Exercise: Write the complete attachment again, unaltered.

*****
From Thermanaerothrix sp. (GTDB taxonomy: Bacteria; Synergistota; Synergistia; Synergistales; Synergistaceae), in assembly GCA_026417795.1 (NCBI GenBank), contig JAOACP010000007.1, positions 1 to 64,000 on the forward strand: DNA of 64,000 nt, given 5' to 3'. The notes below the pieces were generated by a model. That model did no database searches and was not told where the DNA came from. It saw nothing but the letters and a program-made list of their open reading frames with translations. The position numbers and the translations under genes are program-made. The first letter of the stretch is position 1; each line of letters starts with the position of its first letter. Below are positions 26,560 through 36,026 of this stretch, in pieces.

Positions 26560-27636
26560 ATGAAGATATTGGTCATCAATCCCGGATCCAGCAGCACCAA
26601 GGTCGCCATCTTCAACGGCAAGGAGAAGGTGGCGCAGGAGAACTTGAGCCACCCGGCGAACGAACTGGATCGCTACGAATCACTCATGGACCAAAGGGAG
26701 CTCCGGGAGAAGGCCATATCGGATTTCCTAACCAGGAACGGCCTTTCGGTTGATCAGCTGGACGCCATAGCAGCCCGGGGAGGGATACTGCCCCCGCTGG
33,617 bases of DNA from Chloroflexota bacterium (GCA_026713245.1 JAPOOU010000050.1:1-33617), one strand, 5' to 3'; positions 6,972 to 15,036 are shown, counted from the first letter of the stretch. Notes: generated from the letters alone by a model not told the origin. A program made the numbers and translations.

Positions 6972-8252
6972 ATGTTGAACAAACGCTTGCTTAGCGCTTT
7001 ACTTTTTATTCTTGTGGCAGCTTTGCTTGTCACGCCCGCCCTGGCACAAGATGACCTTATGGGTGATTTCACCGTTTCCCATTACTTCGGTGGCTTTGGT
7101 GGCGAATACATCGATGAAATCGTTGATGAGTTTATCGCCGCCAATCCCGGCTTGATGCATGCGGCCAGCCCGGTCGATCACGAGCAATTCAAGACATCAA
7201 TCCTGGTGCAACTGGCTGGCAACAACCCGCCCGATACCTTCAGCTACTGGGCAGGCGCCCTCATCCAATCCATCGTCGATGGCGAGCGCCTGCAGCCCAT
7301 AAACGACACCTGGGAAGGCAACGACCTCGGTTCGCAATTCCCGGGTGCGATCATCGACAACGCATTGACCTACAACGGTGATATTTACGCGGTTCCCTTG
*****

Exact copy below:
From Thermanaerothrix sp. (GTDB taxonomy: Bacteria; Synergistota; Synergistia; Synergistales; Synergistaceae), in assembly GCA_026417795.1 (NCBI GenBank), contig JAOACP010000007.1, positions 1 to 64,000 on the forward strand: DNA of 64,000 nt, given 5' to 3'. The notes below the pieces were generated by a model. That model did no database searches and was not told where the DNA came from. It saw nothing but the letters and a program-made list of their open reading frames with translations. The position numbers and the translations under genes are program-made. The first letter of the stretch is position 1; each line of letters starts with the position of its first letter. Below are positions 26,560 through 36,026 of this stretch, in pieces.

Positions 26560-27636
26560 ATGAAGATATTGGTCATCAATCCCGGATCCAGCAGCACCAA
26601 GGTCGCCATCTTCAACGGCAAGGAGAAGGTGGCGCAGGAGAACTTGAGCCACCCGGCGAACGAACTGGATCGCTACGAATCACTCATGGACCAAAGGGAG
26701 CTCCGGGAGAAGGCCATATCGGATTTCCTAACCAGGAACGGCCTTTCGGTTGATCAGCTGGACGCCATAGCAGCCCGGGGAGGGATACTGCCCCCGCTGG
33,617 bases of DNA from Chloroflexota bacterium (GCA_026713245.1 JAPOOU010000050.1:1-33617), one strand, 5' to 3'; positions 6,972 to 15,036 are shown, counted from the first letter of the stretch. Notes: generated from the letters alone by a model not told the origin. A program made the numbers and translations.

Positions 6972-8252
6972 ATGTTGAACAAACGCTTGCTTAGCGCTTT
7001 ACTTTTTATTCTTGTGGCAGCTTTGCTTGTCACGCCCGCCCTGGCACAAGATGACCTTATGGGTGATTTCACCGTTTCCCATTACTTCGGTGGCTTTGGT
7101 GGCGAATACATCGATGAAATCGTTGATGAGTTTATCGCCGCCAATCCCGGCTTGATGCATGCGGCCAGCCCGGTCGATCACGAGCAATTCAAGACATCAA
7201 TCCTGGTGCAACTGGCTGGCAACAACCCGCCCGATACCTTCAGCTACTGGGCAGGCGCCCTCATCCAATCCATCGTCGATGGCGAGCGCCTGCAGCCCAT
7301 AAACGACACCTGGGAAGGCAACGACCTCGGTTCGCAATTCCCGGGTGCGATCATCGACAACGCATTGACCTACAACGGTGATATTTACGCGGTTCCCTTG